Weekly Wanderings: Not a Kid Anymore Edition

▪ I turned 34 in the middle of October, meaning that I’m now in the last year of ever qualifying for any “____ under 35” lists. Getting older doesn’t, in and of itself, bother me, although I have been having a few more “Whoa, [incredibly successful person] is only X years old, what have I … Continue reading Weekly Wanderings: Not a Kid Anymore Edition

Weekly Wanderings: Nittany Lions Edition

▪ I spent last Tuesday and Wednesday visiting Penn State, where history professors David Atwill and Kate Merkel-Hess (a fellow UCI History graduate) had invited me to talk with their grad students about getting a PhD and then going into a non-academic career. I also gave a presentation on the Zhang Leping biography that I’ve … Continue reading Weekly Wanderings: Nittany Lions Edition

Weekly Wanderings: Failure and Success Edition

I’ve made the executive decision (because it’s my blog and therefore I’m the executive) to abandon the pretense that these “Weekly Wanderings” posts are always going to be published on Fridays, because the past month has shown me I can only manage that 50% of the time. So now my goal is to get them … Continue reading Weekly Wanderings: Failure and Success Edition

Weekly Wanderings: September 16, 2016

▪ There’s a crisp bite to the air in the mornings here now and the trees across from my house are beginning to acquire a rust-color tinge. This can only mean one thing: FALL IS COMING. Woot woot woot. I’m especially excited this year because Michigan is known for its apple cider mills, and there’s … Continue reading Weekly Wanderings: September 16, 2016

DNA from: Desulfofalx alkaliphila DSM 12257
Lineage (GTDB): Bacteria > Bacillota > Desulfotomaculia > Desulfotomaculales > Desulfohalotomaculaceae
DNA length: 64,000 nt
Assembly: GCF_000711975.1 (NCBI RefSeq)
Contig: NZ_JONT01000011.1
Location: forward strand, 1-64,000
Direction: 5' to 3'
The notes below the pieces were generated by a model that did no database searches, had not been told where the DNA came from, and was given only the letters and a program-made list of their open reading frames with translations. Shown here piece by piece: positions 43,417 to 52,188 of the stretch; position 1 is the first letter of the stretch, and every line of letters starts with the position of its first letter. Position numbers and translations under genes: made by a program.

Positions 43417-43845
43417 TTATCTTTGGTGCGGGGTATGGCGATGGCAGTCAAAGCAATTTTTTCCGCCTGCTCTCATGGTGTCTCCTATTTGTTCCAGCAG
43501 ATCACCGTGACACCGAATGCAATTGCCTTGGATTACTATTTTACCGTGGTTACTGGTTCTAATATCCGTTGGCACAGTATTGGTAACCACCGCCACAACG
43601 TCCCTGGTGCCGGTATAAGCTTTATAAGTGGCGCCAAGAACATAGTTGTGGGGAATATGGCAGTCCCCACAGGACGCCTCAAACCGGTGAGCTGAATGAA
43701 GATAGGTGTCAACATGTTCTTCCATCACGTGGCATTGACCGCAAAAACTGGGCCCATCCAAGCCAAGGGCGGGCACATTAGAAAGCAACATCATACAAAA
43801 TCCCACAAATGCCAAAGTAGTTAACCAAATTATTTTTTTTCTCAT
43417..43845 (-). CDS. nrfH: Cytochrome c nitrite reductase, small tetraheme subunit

Weekly Wanderings: September 9, 2016

I decided to start a new feature here at the blog, as I often find myself holding on to little thoughts that are too long for tweets but not big enough to become blog posts of their own. “Weekly Wanderings [of my brain]” will appear here on Fridays and serve as a catch-all for stuff … Continue reading Weekly Wanderings: September 9, 2016

The Diplomat — “The Currency Question: Andrew Jackson and Chairman Mao”

Later this year, Jeff Wasserstrom and I are going to collaborate on a third edition of China in the 21st Century: What Everyone Needs to Know*, so we’ve started making notes on parts of the book that will need updating. With this week’s announcement that Andrew Jackson will no longer be the face of the … Continue reading The Diplomat — “The Currency Question: Andrew Jackson and Chairman Mao”

Ms. Magazine blog: “The Faulty Logic of China’s Most Radical Experiment”

I have a new post at the Ms. Magazine blog, a review of journalist Mei Fong’s recent book, One Child: The Story of China’s Most Radical Experiment. An excerpt: On Oct. 29, 2015, the Chinese government announced that it was moving away from the one-child policy it had enacted more than 35 years before. After nearly four decades … Continue reading Ms. Magazine blog: “The Faulty Logic of China’s Most Radical Experiment”

The Uncompromising Jill Lepore

I’ve mentioned here before my enormous history-geek fangirling for Harvard professor and New Yorker staff writer Jill Lepore. Lepore is an excellent example of someone who works inside and outside “the academy” (aka the university) with equal success, which is one of the reasons I have so much admiration for her (the other being the … Continue reading The Uncompromising Jill Lepore